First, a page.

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Waterways & Wetlands

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The Geographe Catchment includes a number of poorly drained flats, wetlands and river systems. The Vasse Wonnerup Wetlands provide habitat for thousands of waterbirds every year and are included on the list of internationally recognised RAMSAR Convention wetlands. Over 30,000 individual waterfowl have been recorded in the system at any one time. This short film “Life on the Water: The Vasse Wonnerup Wetlands” provides an insight into this special place on Busselton’s door step. In addition to this, there are 16 predominant watercourses in the catchment, including the Carbunup, Buayanup, Lower Vasse, Sabina, Abba, Ludlow and Capel River systems.

European settlement has seen many changes to the catchment’s hydrology. Originally very few waterways flowed directly into Geographe Bay, instead they flowed into an extensive chain of coastal wetlands and emptied into the Vasse or Wonnerup Estuaries. Hydrological change in the catchment started as early as the 1880s when the Capel River was diverted from the Wonnerup Inlet into Geographe Bay through the Higgins Cut. From this time until the 1950s, a series of hydrological alterations were made. Floodgates were installed near the mouths of the Vasse and Wonnerup Estuaries during the early 1900s to prevent flooding of the surrounding agricultural land with salt water. These floodgates have since enabled the Busselton town site to expand into land that was previously inundated during winter. The floodgates have also served to maintain fresh–brackish water within the system for a longer period than would have occurred under ‘natural’ conditions.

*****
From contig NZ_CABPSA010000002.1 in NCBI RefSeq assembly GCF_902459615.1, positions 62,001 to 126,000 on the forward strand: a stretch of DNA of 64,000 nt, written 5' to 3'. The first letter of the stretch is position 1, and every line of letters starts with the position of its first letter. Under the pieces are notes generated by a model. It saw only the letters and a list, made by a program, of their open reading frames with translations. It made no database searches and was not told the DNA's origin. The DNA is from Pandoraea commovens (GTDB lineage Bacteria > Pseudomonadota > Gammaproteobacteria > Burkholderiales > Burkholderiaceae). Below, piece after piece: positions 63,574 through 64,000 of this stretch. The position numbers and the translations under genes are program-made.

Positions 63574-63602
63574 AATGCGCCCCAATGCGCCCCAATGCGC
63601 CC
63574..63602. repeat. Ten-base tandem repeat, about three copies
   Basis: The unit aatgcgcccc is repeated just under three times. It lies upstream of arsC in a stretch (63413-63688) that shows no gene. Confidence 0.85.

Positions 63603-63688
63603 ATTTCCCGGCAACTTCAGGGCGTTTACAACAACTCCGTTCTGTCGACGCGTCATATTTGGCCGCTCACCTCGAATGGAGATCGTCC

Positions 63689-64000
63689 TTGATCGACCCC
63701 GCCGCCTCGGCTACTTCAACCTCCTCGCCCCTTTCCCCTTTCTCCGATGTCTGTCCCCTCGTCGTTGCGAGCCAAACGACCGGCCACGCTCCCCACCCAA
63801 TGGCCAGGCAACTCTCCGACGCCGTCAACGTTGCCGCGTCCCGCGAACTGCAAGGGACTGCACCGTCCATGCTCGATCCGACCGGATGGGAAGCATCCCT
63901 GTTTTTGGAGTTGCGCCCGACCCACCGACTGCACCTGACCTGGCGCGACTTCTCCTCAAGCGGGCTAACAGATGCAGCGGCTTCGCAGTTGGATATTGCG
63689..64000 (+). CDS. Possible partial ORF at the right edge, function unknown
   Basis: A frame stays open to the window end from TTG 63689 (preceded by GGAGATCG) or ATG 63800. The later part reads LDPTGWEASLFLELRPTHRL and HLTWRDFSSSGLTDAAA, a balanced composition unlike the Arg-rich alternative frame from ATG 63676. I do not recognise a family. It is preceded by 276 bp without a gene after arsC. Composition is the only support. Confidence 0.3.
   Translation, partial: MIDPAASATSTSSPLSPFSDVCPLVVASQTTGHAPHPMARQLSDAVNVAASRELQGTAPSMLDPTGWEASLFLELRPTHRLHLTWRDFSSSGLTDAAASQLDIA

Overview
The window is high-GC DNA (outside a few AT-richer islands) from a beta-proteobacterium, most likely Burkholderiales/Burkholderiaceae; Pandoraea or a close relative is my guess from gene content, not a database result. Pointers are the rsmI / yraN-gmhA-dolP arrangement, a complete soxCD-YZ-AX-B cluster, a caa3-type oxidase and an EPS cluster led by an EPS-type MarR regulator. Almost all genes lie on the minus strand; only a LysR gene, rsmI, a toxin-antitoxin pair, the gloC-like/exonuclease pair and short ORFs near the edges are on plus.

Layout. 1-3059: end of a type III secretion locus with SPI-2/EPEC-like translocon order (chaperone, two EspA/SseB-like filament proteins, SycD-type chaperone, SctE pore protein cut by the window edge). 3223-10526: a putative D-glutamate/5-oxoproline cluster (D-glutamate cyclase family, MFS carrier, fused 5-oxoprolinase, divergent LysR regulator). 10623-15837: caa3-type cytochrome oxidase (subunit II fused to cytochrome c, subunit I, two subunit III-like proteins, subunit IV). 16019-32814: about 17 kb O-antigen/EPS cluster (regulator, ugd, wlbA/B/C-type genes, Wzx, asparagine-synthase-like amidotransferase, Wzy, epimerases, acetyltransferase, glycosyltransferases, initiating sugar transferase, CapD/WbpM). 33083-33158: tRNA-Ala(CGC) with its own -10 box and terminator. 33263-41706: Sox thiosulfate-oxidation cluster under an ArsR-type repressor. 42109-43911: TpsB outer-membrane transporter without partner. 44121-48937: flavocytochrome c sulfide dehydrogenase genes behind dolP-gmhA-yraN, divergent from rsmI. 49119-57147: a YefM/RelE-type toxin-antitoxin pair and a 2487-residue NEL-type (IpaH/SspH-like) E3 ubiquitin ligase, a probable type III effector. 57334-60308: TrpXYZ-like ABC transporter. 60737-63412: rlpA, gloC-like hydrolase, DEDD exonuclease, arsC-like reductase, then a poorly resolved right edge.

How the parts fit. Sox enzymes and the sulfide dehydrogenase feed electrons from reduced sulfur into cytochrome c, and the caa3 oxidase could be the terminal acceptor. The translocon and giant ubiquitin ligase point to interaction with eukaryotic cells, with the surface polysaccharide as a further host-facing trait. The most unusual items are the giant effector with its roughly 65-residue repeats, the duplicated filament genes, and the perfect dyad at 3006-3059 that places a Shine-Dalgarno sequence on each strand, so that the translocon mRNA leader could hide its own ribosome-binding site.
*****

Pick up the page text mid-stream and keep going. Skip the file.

Geographe Bay also receives flow from groundwater sources. The catchment is underlain by the superficial aquifer, which is approximately 10m thick. Below this lies the Leederville aquifer, which in turn is underlain by the older and larger Yarragadee aquifer. Both the Leederville and Yarragadee are confined aquifers that are recharged by direct infiltration of rainfall on the Blackwood Plateau. The Capel River is the only waterway that actually intersects the Leederville aquifer, which is the reason it is a perennial river system. All other waterways receive contributions only from the superficial aquifer and surface runoff.